Nvidia co-founder and chief executive officer, Jensen Huang, would be the first one to tell you that the graphics chip maker was an unintended innovator in supercomputing, that what the engineers who created the first Nvidia GPUs were really trying to do was enable 3D video games.
But by making GPU cards more programmable for graphics and by adding 32-bit floating point math to help do that, Nvidia stumbled upon a new market: HPC. And from there, the Tesla GPU accelerator business ballooned, the GPUs got more complex and powerful, CUDA and OpenACC made them more programmable still, and now it is the engine of choice for machine learning, too. The Tesla GPU accelerator has become the compute engine of choice for high-end HPC and machine learning.
These two markets formed in front of Nvidia separately, but now, many think that HPC and AI are converging, or at the very least mashing up, and that was a big topic of conversation in the interview that The Next Platform did with Ian Buck, general manager of accelerated computing at Nvidia, during the SC18 supercomputing conference in Dallas. What Buck sees happening now is simulations being used as inputs to machine learning models, and to perform what is called AI preconditioning to actually reach into algorithms and figure out where the heaviest math will be needed to do the most important parts of a simulation. (This particular work that Buck refers to was done by researchers from the University of Tokyo to speedup earthquake simulations by a factor of 25X when running on the “Summit” supercomputer at Oak Ridge National Laboratory, and the success of this AI preconditioning approach made it one of the six Gordon Bell Prize finalists for 2018.)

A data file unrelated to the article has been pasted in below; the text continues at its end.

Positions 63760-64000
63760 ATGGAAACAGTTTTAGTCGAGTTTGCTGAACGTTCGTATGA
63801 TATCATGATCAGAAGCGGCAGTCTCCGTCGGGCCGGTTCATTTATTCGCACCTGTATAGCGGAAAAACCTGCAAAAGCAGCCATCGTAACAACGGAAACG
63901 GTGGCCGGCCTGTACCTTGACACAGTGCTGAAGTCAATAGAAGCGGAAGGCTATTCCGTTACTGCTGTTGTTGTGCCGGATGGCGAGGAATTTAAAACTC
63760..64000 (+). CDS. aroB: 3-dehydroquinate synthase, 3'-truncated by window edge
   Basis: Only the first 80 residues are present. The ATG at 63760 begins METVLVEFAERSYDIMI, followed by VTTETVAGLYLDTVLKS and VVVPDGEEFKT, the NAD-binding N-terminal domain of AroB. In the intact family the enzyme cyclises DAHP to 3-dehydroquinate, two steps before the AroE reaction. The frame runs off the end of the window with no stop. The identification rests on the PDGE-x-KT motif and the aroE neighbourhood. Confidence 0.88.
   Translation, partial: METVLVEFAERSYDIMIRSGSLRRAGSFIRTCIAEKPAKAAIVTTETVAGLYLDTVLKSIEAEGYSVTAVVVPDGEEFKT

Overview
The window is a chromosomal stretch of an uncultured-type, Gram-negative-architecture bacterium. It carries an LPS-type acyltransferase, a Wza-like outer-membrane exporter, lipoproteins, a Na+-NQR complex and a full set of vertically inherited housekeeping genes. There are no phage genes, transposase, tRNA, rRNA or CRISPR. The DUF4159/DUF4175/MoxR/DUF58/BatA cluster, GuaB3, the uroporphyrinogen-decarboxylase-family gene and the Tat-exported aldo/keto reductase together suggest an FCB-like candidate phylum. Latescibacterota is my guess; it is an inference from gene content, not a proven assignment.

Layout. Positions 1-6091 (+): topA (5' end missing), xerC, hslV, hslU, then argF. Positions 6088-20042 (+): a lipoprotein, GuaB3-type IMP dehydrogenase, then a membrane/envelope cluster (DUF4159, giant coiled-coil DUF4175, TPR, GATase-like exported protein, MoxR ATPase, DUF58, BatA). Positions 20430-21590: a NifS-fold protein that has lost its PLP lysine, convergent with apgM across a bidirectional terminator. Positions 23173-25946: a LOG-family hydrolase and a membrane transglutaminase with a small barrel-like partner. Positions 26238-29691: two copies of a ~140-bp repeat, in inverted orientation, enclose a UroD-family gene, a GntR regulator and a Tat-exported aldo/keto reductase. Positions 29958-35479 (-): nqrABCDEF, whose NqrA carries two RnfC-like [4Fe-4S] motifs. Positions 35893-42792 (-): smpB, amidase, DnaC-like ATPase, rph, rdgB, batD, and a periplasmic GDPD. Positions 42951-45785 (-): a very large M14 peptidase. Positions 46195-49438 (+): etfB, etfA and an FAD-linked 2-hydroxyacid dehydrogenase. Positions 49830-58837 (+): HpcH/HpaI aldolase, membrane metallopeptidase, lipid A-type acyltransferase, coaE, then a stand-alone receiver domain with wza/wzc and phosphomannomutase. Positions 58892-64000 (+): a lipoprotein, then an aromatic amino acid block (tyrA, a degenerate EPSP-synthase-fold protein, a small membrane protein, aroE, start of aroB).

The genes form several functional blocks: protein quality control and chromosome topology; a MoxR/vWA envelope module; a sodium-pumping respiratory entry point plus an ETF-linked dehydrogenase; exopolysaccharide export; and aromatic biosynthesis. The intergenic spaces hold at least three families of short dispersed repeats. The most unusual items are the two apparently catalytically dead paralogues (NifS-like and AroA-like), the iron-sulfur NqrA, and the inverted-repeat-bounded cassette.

One of the big questions is what will HPC centers do when they want to train machine learning models and then add inference capabilities to their simulations. It could turn out that they will take the approach of hyperscalers and cloud builders, breaking machine learning training (which can be run on the same machinery as GPU accelerated HPC systems) from the machine learning inference that is used in applications. Interestingly, both the high-end “Volta” GPUs and the low end “Turing” GPUs can do both training and inference, but the former is really geared for HPC and machine learning training and the latter for inference and graphics rendering with real-time ray tracing enhanced by inference. But researchers – including Buck himself when he was at Stanford University back in 2000 – have a habit of making computing devices do what they want, not what they were initially designed for.
The real question now is what will HPC centers do as they experiment with machine learning and then try to put it into production. Will they play around in the cloud, and then bring AI back into their own datacenters, or will they just buy machinery that can do both HPC and AI and be done with it. Buck tells a what he thinks about this, and how Nvidia will architect for the future with both workloads in mind.
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